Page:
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17 Heritage Breed Hens: Black Australorp, Barred Plymouth Rock, Buff Brahma Bantam, Dominique, Golden Laced Wyandotte, Mottled Cochin Bantam, Silkie Bantam (Buff and Black), Silver Laced Wyandotte, and Welsummer
I grew up in Shawnee, Kansas. More than a decade ago, three generations of my family made the decision to move to New Hampshire. Now we live on a farm that dates back to the 1840s and is located 100 miles from the dairy farm that my great grandparents called home. Each year, we find ourselves producing more of our own food. In 2010, we added a flock of heritage breed hens to our farm and built our own chicken coop. In 2011, we added a herd of Nigerian Dwarf dairy goats and a French Angora rabbit to our barn. In 2012, we added bantam chickens to the landscape of our farm. Stay tuned to see what kind of adventure next year might bring!
by Jennifer BurckeEarlier this summer, I shared with you Five Features To Incorporate Into Your Coop. It was easy for me to decide which features I would be sure to include in the design of a new chicken coop if I ever found myself constructing one. While I don’t have any plans to build a […]Read more »
by Jennifer BurckeBefore I became a chicken keeper, I made two decisions. First, I wanted to keep heritage breed hens. The interesting stories behind the history of each breed drew me in. They spoke to my fascination with the history of American agriculture. Choosing breeds from a bygone era somehow made me feel more connected […]Read more »
by Jennifer Burcke If you read the Community Chickens e-newsletter on a weekly basis, you’ve probably seen the great collection of posts that discuss gardening with your chickens. Fellow contributor Rebecca Nickols wrote a four-part series that includes a wealth of information regarding the subject. I have enjoyed reading the other contributors’ accounts of their […]Read more »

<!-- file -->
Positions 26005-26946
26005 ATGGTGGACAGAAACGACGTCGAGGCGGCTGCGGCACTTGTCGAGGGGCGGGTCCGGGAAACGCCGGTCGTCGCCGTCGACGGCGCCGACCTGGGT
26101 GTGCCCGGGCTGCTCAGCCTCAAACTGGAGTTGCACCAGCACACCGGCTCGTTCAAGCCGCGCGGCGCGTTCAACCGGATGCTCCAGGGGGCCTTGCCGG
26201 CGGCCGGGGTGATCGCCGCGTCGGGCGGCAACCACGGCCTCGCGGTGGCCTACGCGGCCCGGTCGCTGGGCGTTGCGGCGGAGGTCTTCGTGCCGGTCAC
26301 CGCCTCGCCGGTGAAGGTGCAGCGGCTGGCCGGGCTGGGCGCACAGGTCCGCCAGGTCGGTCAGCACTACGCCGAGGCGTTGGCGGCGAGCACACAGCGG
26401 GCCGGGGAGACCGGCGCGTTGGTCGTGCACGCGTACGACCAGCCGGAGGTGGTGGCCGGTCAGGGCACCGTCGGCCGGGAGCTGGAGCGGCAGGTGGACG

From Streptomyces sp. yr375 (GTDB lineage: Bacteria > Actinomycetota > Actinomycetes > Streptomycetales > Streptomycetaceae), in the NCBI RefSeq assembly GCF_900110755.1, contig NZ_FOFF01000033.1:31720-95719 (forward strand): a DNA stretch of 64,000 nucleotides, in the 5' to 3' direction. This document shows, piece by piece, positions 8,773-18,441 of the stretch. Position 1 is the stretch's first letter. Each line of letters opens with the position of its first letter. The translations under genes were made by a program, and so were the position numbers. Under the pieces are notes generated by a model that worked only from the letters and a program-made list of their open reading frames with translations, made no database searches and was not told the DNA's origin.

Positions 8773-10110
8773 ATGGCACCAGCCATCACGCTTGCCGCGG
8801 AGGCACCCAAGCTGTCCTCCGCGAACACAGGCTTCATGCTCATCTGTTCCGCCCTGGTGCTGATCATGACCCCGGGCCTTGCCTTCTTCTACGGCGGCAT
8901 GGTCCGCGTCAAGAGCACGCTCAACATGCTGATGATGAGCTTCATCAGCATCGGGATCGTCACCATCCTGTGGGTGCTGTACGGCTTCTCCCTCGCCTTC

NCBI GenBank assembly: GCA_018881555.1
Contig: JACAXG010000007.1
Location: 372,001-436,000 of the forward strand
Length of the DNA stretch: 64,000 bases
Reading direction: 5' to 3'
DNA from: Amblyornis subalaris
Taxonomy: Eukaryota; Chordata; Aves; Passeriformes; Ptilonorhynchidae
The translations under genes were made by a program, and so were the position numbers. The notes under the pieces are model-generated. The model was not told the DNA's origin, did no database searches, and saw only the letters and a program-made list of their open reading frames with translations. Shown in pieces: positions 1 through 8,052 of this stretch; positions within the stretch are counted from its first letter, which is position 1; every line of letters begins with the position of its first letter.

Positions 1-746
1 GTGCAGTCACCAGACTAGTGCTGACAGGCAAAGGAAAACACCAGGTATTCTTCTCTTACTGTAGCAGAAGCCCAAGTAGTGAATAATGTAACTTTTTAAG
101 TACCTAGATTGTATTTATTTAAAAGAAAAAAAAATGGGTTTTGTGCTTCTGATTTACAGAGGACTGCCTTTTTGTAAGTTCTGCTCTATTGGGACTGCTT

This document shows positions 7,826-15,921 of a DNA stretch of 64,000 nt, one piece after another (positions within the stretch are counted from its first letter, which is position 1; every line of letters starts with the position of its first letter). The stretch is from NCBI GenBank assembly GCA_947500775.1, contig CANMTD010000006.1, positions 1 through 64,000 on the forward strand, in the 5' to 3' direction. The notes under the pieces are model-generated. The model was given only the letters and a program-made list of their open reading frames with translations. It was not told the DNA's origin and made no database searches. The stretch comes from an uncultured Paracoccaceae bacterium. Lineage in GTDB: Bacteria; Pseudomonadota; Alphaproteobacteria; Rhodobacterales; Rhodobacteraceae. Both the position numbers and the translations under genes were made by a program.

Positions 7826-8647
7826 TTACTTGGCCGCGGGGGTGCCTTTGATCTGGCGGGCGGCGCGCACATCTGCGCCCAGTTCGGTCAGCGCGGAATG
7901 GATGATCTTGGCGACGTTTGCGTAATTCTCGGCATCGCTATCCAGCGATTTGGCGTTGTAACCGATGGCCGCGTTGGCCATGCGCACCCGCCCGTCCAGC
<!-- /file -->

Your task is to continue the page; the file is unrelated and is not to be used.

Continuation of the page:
In my recent post “How to Prepare for Successful Chick Brooding,” I shared my method of providing heat when brooding our first batch of baby chicks. We used a heat lamp and successfully raised those heritage breed hens. We are reaping the rewards every day when collecting fresh eggs from the nest boxes. When we […]Read more »
by Jennifer BurckeI grew up celebrating Independence Day with sparklers and barbecue. I lived in Kansas then and we didn’t really need an excuse to eat barbecue. We viewed a warm weather holiday as an opportunity and seized it. Fourth of July parades and celebrations seemed to be as ubiquitous as sunshine on a summer […]Read more »
by Jennifer Burcke Brooding a batch of chicks is akin to bringing home a newborn child. No matter how many books you have read or people you have talked to, the best experience you gather will come firsthand. Caring for a tiny living being that counts their lifetime in hours or days instead or years […]Read more »
by Jennifer Burcke Last Wednesday, the first day of summer officially arrived at 1840 Farm. In New England, bidding a final farewell to the previous winter and the mud season that follows is an annual tradition. I normally feel the need to celebrate the arrival of the heat. Without the hot summer temperatures, I would […]Read more »
by Jennifer BurckeI don’t know who originally coined the phrase “Necessity is the Mother of Invention.” While I’m unsure of its origin or inspiration, I am willing to make a bold statement about its application. I believe firmly that Necessity must have been a chicken keeper. I pride myself on recycling, repurposing, and reusing tools, […]Read more »
by Jennifer Burcke I’m not sure where the last month has gone. It seems like I blinked and it was over. As I sit here writing this post, I can hardly believe that our latest batch of baby chicks aren’t really babies anymore. It’s true. While they are only five-weeks old, they barely resemble the […]Read more »
by Jennifer Burcke One of the most difficult decisions involved in the chicken keeping experience is also one of the first to be made. Choosing which breed of chickens to live in your coop is a daunting task. In my last post, I wrote about selecting the best breed for your backyard flock. While I […]Read more »